There is so much widespread underestimation of how impactful poor mental health can be. Many fail to understand that mental illnesses like depression and anxiety are more than just a state of mind — they’re legitimate chemical imbalances that interfere with someone’s ability to function normally.
Many people are already afraid to seek help for mental illnesses, let alone tell friends, family, and others that they’re suffering. It’s like asking someone who needs glasses not to go to an eye doctor and just deal with not being able to see well, although it impacts every single aspect of their life.
So what do we do? What are the ways we belittle mental health, and how can we combat it?
Unfortunately, the internet is a huge factor in how we interpret reality today, and that means we often factor skewed or damaging information into our perceptions.
This kind of sensationalism is a poor representation of mental health issues and leads to false social interpretations.
Downplaying in Casual Conversation
People tend to casually dismiss mental conditions. Saying “sorry, I’m just so OCD!” as you straighten up your desk is not only a dead giveaway that you don’t have a real illness, but it diminishes the struggles of those who do.
The way we view mental health on a larger scale, from politicians to people on the street, is probably the biggest issue. Even the institutions that are set up to care for people with severe illness take advantage of them.
Recently, the Justice Department had to go after a children and adolescent mental health care facility that was illegally billing patients in need of mental health help. This underlines the significant issue that most people — and even the institutions set up to be of help — don’t take mental illness as seriously as they should.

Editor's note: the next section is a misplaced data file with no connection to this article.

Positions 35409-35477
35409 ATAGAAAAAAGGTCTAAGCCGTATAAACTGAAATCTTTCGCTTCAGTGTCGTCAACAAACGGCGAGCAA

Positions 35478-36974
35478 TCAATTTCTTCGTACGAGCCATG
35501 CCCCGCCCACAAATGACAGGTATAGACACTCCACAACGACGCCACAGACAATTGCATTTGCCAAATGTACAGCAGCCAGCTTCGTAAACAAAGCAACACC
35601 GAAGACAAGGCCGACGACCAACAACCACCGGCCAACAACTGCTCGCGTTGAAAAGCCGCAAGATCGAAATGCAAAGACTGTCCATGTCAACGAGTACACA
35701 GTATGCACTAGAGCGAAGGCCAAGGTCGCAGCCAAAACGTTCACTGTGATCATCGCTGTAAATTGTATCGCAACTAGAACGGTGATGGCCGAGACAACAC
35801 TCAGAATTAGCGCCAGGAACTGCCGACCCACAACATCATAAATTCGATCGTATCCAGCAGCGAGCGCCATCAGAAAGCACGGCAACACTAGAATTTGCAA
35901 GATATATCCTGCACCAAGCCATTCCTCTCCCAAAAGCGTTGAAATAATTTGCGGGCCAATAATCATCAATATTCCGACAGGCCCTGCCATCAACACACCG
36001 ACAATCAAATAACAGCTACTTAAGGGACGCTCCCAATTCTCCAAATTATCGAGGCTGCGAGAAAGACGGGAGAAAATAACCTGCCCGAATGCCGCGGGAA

Failing to Believe Those Who Suffer
It’s pretty standard, even today, for people to say that someone suffering from depression should learn to get over it and people with anxiety would feel better if only they would calm down. Frequent offers of going out with friends, exercise and yoga abound, and they’re meant to be kind and helpful to people with mental conditions. The problem is that having a mental illness often prevents you from doing any of the things that would make you feel better, and you can’t just think your way out of it. You also can’t see the problem from the outside, and it changes day-to-day, making it difficult for others to understand.
Those people who are willing to talk about it are in the minority, and it’s no wonder. People who don’t suffer from mental illness won’t always understand why someone with depression came out before but can’t this time. The inconsistency that is a hallmark trait of mental illness is part of what convinces others that it’s not real or serious.
Making Fun of Illnesses
No one would ever laugh at a cancer patient for looking sick. But when someone stutters, turns the lights on and off four times or goes through sudden periods of absence, people might make jokes about it.
For example, Jim Carrey suffers from depression, and as he went through some public, dramatic changes in recent years, he’s been frequently greeted not with concern or sympathy, but instead with ridicule.
Increasing Mental Health Awareness
Having mental illnesses can make it harder to seek help because that’s part of the nature of the beast.
So yes, we all contribute to belittling mental health issues. We can do better. Stop taking quizzes online or speculating about a celebrity or politician’s personal health history. Stop using those words jokingly in conversation. Try to speak up for people who are suffering, and look into the laws that need to be updated. There is a lot you can do on your own. One little change might help make someone you know feel safe enough to open up to you. And that makes all the difference.
Feature image via @pixabay